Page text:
The two types need to be separated, and the latter projects need a new sense of urgency, because unlike Economic Development Minister Ebrahim Patel’s remark last week – “Whether you are speaking to Mr Smith sitting in a Sandton boardroom or Mrs Xulu in Lusikisiki, both will need more infrastructure” – installation of a R2,300 township sanitation connector pipe is rather easier than digging a R23 billion Durban-Joburg multiproduct oil pipeline, whose price rose from R6 billion in part because, according to an audit, “securing authorisations (Environmental Impact Assessments, land acquisition for right of way, water and wetland permits) were not pursued with sufficient foresight and vigour.”

    Pursuing fast-track projects, MEC corporations have infinitely more influence than the suffering residents of, say, Madibeng municipality just west of Pretoria, within which is Marikana’s Nkaneng township. Today Nkaneng looks exactly the same as it did 18 months ago, when 34 mineworkers were shot dead nearby while striking for a living wage at Lonmin. More recently, Madibeng was the site of four water protesters’ murder by police in Mothutlung township. Within Madibeng boundaries, the platinum mines, agribusiness, Jack Nicklaus Pecanwood golf club members and Hartbeespoort Dam mansion owners guzzle as much water as they want.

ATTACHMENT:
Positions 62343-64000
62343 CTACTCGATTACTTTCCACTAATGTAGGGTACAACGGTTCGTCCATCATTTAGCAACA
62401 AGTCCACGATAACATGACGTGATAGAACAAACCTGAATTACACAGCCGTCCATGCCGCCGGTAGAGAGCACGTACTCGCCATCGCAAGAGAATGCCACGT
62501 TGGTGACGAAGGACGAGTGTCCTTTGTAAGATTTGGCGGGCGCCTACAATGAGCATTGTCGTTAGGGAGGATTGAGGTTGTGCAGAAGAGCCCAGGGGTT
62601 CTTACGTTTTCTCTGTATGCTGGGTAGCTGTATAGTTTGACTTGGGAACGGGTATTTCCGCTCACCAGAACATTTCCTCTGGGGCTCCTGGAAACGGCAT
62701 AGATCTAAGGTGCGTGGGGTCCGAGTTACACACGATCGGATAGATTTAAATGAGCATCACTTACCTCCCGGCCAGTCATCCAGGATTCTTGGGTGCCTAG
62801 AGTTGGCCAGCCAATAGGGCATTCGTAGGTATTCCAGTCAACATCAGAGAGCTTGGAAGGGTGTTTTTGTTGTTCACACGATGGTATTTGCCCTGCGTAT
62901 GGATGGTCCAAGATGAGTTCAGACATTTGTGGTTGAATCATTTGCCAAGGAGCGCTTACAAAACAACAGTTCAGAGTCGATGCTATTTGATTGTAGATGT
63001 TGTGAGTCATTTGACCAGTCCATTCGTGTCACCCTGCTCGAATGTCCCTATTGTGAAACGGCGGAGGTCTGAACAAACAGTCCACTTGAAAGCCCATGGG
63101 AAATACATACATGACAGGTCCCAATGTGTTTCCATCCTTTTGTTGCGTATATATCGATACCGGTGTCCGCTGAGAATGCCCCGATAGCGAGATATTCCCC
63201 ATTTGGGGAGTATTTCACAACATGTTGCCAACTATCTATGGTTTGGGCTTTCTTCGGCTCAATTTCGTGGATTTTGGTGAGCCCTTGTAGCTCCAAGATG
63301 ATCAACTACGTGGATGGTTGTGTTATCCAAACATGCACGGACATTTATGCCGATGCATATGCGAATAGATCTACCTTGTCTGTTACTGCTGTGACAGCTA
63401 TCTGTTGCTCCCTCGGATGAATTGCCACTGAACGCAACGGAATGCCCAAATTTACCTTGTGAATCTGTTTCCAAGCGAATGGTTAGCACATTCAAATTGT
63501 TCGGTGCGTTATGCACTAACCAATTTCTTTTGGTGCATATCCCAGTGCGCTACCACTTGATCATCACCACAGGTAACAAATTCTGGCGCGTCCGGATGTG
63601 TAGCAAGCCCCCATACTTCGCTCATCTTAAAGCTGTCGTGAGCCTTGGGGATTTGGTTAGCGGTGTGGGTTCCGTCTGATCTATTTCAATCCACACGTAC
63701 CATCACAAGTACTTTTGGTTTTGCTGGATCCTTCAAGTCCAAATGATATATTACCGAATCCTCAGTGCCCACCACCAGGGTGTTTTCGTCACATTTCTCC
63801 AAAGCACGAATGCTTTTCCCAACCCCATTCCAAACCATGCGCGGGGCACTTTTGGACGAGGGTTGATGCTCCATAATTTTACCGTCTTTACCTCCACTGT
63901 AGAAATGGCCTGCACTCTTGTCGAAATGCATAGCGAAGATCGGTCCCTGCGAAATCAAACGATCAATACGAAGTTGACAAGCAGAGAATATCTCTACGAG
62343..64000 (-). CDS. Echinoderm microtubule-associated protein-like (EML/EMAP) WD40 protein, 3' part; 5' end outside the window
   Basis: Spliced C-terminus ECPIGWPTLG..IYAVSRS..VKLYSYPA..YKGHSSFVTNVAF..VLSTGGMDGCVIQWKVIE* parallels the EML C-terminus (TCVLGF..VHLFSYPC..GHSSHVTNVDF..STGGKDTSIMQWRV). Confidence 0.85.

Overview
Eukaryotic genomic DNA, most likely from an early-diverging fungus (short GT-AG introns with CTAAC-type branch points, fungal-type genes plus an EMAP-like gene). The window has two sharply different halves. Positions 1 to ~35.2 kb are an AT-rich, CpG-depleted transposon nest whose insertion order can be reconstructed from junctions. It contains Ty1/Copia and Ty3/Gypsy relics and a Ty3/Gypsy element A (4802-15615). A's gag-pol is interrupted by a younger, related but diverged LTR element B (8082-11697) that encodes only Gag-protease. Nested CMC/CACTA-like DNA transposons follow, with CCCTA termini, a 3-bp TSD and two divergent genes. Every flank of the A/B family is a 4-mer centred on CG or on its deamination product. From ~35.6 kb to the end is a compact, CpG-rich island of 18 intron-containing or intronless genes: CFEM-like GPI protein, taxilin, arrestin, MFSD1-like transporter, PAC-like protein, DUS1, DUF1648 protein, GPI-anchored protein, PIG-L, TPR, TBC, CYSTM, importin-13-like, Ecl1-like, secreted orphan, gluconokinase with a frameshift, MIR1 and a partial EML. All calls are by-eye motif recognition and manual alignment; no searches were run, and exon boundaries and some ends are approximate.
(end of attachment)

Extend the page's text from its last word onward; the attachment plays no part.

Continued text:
Even if in coming weeks (at least through election day), a little more money flowing into Madibeng lets taps turn leftward, the nexus of parastatal and private corporates lean in the other direction. New water lines will soon be interrupted by hated pre-payment meters, and the taps will again be pushed rightward. For the real national infrastructure priority was expressed by Business Day editor Peter Bruce in 2012: “Mine more and faster and ship what we mine cheaper and faster.”

    This requires that the power bloc led by corporate South Africa’s export-oriented wing open up to include more aggressive political nationalists, even those spanning an apparent gulf between a white former New Nationalist Party MP and a former ANC MK armed wing operative, both now in critical seats on Parliament’s Economic Development Committee.